The second conference as part of the DFG (Deutsche Forschungsgemeinschaft) and SNF (Schweizerischer Nationalfonds) sponsored research project “Imperial Subjects. Autobiographical practices and historical change in the continental empires of the Romanovs, Habsburgs and Ottomans (Middle of the 19th – early 20th century)” took place July 21-22, 2014, in Munich. There, scholars dealt with autobiographical cultures of experts in the three East European empires.
After a warm welcome, BENJAMIN SCHENK (Basel) and MARTIN AUST (Munich) opened the event by establishing a conceptual framework and introducing the questions central to the conference and the research project. Schenk presented the key concepts: First of all, the term “imperial subject” with its ambiguous meaning refers to both the subordinate character of the people living in empires as well as the quality of a “subject” as an individual. Secondly, the phrase “autobiographical practice”, according to Jochen Hellbeck, is meant to widen the term “autobiography” to all forms of self-testimonies and to allude to the practices by which they were produced, published, collected and received. This definition supports the understanding of self-referenced writing as an act of social communication. These two concepts are connected with the accelerated historical change in the context of modernisation and globalisation in the second half of the 19th century and the beginning of the 20th century. From then on, an autobiographical boom took place in all three of the East European empires and, as the research project suggests, was deeply connected with the perception and discussion of this change in imperial contexts.
Martin Aust defined the term “imperial expert” and posed a few guiding questions for the conference. In his view, experts in the wider sense can be defined from two perspectives: First, from the top down. The imperial government hired someone as an expert because they had specific skills to perform a certain task. The second perspective is more bottom-up: There were of course many self-proclaimed experts who thought their expertise would be very useful or important for the state and who identified themselves strongly with the empire.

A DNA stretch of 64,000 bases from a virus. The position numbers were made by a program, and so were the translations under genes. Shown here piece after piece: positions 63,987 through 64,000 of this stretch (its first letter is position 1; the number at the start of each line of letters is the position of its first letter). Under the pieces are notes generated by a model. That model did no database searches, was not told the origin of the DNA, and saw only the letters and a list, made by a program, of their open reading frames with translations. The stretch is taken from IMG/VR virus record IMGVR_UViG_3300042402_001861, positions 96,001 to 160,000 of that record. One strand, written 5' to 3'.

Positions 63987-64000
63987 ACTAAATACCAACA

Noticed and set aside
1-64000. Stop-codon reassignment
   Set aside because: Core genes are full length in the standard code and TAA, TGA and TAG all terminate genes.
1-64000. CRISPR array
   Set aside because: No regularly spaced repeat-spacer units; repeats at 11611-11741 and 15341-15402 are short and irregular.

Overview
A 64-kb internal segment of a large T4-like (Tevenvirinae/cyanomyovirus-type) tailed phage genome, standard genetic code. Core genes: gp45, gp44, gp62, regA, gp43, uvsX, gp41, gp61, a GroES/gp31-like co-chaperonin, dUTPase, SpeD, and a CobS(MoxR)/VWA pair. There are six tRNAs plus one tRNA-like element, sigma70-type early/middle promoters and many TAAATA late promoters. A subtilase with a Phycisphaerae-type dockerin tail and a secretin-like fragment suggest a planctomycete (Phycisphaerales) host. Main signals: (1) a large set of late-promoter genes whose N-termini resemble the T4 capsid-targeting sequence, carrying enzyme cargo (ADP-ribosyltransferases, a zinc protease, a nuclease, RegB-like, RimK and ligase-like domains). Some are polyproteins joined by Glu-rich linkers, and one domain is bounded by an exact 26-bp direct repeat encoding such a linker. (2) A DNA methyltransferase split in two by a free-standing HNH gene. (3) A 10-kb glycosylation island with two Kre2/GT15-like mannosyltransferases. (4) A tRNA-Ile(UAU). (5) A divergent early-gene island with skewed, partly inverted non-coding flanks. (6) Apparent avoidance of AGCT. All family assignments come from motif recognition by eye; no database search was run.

Following these introductory thoughts, the conference tried to answer specific questions: How did those experts in their autobiographical practices relate their skills to larger designs of empire and how did they create or adopt their own visions of empire? Did the dynasties and imperial representatives meet the experts’ high expectations? Did autobiographical writings of experts create specific professional spaces of communication or were they part of bigger discourses?
The first panel was devoted to Jewish autobiography. MARINA MOGILNER (Chicago) analysed the examination of the Jewish writer and Zionist Vladimir Jabotinsky (1880-1940) with the discourse of race. He denied any “Semitic” origin of the Jewish people and determined it a “European race”. He also underlined the importance of the “pure blooded” reproduction community of the contemporary Jewry and romanticised the preserved “unspoiled” way of life of the Jews in the Pale of Settlement. Accordingly, in his autobiographical novel “The Five” he tried to demonstrate the “tragic illusiveness of the assimilationist choice”. By incorporating topics from his personal and public life and describing what were, in his opinion, the negative effects of the imperial era on the Jewish population – assimilation, hybridity, and the absence of Jewish subjectivity – he simultaneously envisioned a postcolonial future of a heroic and integral Jewish nation.
JÖRG SCHULTE (Cologne) examined the autobiographical writings of the Jewish writer Saul Tchernichovsky (1875–1943). His autobiography differed from the common Russian Jewish autobiography that was written as a Bildungsroman in that his was more similar to classical renaissance biographies. It only covered the years of his childhood in the Russian province of Tauria and was probably written for Jewish children. By translating his Russian childhood into Hebrew and creating a lot of words from old Hebrew and Aramaic, he produced the image of a “mythical childhood”, Schulte argued.
The second and biggest panel at the conference dealt with autobiographical practices in the Ottoman Empire. In contrast to high state officials, less is known about the lower ranks of officials and experts in the Ottoman world. FELIX KONRAD (Kiel) provided detailed insight into the worldview and thinking of Muhammad al-Baqli, an Egyptian engineer in the rank of an efendi. In 1865 he published a short tribute to the ruling family together with a description of Egypt’s history, his education, and his service for the state. Despite the variety of contents, Konrad cogently analysed the text as a cohesive unit: He interpreted it as self-testimony and as an innovative appeal by al-Baqli for promotion. As Konrad pointed out, al-Baqli reflects views representative of the emerging group of young, highly qualified and state-educated Egyptian and Ottoman experts in the second half of the 19th century: Demanding a proper social status and payment according to their accomplishments, their modern views of meritocracy were frustrated by the contemporary dependencies on personal networks.